The client did not receive any treatment associated with her alcohol problems in the past because she began to consume alcohol regularly only about a year ago. Before moving to the city where Joanna lives now, she primarily drank low-alcohol drinks one or two times per week, and she did not view that behavioral pattern as risky for her. Therefore, Joanna did not ask for help to resolve her alcohol-related problems in the past, and she understood the necessity of receiving treatment only two months ago when she noticed vertigo after drinking alcohol that did not cease after sleep.

Three years ago, Joanna was also treated for a panic disorder associated with frequent panic attacks that the client tried to address with the help of consuming methadone, as it was found during counseling sessions. The client stated that her panic disorder was not successfully treated with the help of sessions, and she experienced several panic attacks during the recent three years. Still, Joanna noted that she learned how to recognize attacks with the help of received counseling, and their duration decreased. Currently, she does not receive any treatment related to this psychological problem.

Assessment

Strengths

Joanna’s strengths include her desire to cope with her alcohol and drug consumption problems. The client understands the necessity of being treated, and she seems to be highly motivated to receive a counselor’s assistance. The client is motivated to be treated because of her fear to lose her job due to experienced physical problems (episodes of vertigo and headaches). Joanna demonstrates minimal resistance to any proposed treatment options, and she asks about details associated with different treatment plans.

Weaknesses

In the past, Joanna did not complete her treatment plans related to her drug abuse and psychological problems. In addition, the client has no appropriate social support system in order to continue treatment when she does not have enough motivation. There are risks that Joanna will not attend all counseling sessions or will not follow all prescribed procedures in order to cope with the identified problems.

Needs

To cope with her alcohol- and drug-related problems, Joanna needs to become more focused on following treatment plans strictly. She needs the assistance of a counselor to remain motivated during a long period of time and attend all required counseling sessions. In addition, the client needs to restore her relationships with her family and close relatives to receive the required social support. Joanna also needs a psychiatrist’s consultation to overcome panic attacks.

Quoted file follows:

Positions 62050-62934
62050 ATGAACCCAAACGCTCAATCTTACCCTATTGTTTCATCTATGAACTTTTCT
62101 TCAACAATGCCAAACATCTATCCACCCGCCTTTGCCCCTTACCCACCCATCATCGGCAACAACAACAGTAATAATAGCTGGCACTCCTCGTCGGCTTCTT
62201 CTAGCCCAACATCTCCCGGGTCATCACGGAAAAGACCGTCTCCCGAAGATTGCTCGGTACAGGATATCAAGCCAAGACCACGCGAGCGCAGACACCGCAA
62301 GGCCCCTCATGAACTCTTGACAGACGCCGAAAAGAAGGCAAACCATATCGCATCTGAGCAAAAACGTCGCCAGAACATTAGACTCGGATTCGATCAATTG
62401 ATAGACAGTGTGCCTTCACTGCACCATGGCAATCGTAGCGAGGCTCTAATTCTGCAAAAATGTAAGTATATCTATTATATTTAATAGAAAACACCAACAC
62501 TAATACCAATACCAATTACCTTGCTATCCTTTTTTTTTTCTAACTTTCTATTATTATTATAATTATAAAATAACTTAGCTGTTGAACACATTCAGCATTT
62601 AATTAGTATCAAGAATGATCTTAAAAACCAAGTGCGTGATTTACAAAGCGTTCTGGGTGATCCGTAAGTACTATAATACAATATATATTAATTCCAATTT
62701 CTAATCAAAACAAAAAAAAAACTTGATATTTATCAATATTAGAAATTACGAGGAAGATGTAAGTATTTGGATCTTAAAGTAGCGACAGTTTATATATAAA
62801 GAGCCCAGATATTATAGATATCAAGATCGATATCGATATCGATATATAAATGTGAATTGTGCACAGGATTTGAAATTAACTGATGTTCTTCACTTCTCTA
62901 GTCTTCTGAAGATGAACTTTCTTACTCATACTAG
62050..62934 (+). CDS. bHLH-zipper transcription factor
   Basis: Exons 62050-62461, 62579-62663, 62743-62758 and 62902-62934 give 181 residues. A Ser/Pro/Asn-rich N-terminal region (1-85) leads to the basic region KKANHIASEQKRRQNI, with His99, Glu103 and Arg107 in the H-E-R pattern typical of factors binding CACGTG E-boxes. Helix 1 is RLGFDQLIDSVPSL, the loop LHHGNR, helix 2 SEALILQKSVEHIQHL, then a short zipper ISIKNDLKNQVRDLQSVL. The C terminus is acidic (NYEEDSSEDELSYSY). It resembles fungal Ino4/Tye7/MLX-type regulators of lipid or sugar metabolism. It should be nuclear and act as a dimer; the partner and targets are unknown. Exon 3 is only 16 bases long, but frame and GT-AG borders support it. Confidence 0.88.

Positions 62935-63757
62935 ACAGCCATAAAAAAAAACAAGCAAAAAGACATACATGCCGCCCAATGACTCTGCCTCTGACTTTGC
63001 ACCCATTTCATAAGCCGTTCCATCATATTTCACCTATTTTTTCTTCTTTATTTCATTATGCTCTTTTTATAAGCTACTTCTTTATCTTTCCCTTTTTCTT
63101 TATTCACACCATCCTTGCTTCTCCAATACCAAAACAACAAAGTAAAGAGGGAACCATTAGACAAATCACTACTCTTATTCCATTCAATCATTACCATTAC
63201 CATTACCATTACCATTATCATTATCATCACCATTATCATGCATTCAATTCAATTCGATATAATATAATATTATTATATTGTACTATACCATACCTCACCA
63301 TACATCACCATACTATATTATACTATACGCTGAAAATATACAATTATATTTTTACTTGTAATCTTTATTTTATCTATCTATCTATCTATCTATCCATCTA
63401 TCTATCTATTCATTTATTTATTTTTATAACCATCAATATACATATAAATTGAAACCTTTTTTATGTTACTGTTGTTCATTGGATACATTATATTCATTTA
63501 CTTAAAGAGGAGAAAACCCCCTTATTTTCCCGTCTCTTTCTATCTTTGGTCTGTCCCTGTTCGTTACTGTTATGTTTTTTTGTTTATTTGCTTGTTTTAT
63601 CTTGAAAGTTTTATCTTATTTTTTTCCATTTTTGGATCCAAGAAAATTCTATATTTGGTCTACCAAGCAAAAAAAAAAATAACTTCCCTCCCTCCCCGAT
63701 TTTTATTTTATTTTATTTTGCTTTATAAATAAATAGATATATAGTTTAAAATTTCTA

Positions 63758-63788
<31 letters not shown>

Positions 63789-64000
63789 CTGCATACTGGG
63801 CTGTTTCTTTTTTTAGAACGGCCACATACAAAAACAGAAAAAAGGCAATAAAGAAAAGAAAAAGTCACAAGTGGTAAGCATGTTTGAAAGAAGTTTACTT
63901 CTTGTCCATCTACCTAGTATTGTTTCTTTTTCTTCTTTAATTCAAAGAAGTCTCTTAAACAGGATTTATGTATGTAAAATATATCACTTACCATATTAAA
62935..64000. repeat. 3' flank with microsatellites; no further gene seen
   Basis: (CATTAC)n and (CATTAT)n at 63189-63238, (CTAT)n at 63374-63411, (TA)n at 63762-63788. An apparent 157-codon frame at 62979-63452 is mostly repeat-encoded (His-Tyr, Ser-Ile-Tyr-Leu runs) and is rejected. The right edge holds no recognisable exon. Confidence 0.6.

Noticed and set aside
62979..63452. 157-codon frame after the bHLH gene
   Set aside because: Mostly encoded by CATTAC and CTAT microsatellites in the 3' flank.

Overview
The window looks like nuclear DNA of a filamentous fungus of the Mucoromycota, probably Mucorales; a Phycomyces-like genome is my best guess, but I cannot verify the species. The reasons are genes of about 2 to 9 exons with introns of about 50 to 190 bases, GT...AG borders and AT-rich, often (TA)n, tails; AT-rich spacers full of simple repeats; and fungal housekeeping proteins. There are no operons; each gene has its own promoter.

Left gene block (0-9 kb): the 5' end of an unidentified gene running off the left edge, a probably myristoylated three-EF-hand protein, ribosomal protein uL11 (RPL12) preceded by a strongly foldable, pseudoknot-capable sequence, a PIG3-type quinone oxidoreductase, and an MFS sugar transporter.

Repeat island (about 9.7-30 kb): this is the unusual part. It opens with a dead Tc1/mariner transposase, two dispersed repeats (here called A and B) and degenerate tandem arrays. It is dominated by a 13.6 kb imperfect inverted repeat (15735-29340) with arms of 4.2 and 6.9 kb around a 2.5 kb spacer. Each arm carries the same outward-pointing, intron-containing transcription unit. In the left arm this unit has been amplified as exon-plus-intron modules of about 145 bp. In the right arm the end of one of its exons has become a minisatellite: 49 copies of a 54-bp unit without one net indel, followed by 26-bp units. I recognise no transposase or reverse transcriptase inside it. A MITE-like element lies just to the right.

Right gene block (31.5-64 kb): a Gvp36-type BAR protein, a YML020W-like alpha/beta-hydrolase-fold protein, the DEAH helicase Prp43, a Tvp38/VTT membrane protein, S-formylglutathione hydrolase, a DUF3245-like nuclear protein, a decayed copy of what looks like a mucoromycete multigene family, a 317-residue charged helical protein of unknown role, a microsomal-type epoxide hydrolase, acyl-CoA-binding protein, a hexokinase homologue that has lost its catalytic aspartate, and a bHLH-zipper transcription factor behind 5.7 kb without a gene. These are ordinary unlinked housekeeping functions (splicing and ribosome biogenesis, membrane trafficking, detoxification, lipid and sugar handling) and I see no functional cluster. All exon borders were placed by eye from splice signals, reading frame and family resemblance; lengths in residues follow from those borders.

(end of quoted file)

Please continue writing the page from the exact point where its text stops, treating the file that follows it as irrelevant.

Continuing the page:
A Master Problem List

  1. The client’s drinking behavior is risky or hazardous.
  2. The client has a drug abuse problem related to her smoking cannabis (a moderate level).
  3. The client suffers from panic attacks.
  4. The client suffers from frequent episodes of vertigo and headaches.
  5. The client suffers from alcohol tolerance and arrhythmia.
  6. The client has the symptoms of possible pancreatitis, gastritis, or ulcer disease, and further examination is needed.
  7. The client is at risk of worsening her symptoms of kidney stone disease and high blood sugar because of the lack of monitoring.
  8. The client suffered from sexual and emotional abuse in her relationships in the past.
  9. The client lacks a support system.

Treatment Plan

Among the identified master problems, it is important to focus on providing solutions to health and psychological issues related to alcohol consumption, drug abuse, and panic attacks. These three problems should be identified as needing immediate resolution with the focus on the results of the ASI assessment and the ASAM level for choosing effective interventions. According to the ASAM patient placement criteria, it is possible to assign Joanna to Level 2.1 (Intensive Outpatient Services) because she needs more than nine hours of service per week to receive intensive support and care. Long-term and short-term goals and objectives should be determined for the treatment process along with appropriate interventions and procedures. There are no diversity issues related to the case that can influence the proposed treatment.

Problem 1: The client’s drinking behavior is risky or hazardous

Goal: To cease Joanna’s alcohol consumption with the help of provided guidance and counseling.

Objectives:

  1. By the end of two weeks of counseling, the client will verbalize her understanding of dependence and determine personal goals to stop drinking.
  2. By the end of eight weeks of counseling, the client will significantly reduce the frequency of alcohol consumption in relation to low-alcohol drinks and spirits.
  3. By the end of eighteen weeks, the client will completely stop alcohol consumption in relation to low-alcohol drinks and spirits.

Interventions:

  1. Individual therapy with a counselor will be used during the first eight weeks of the treatment in the context of intensive outpatient services.
  2. Motivational interviewing.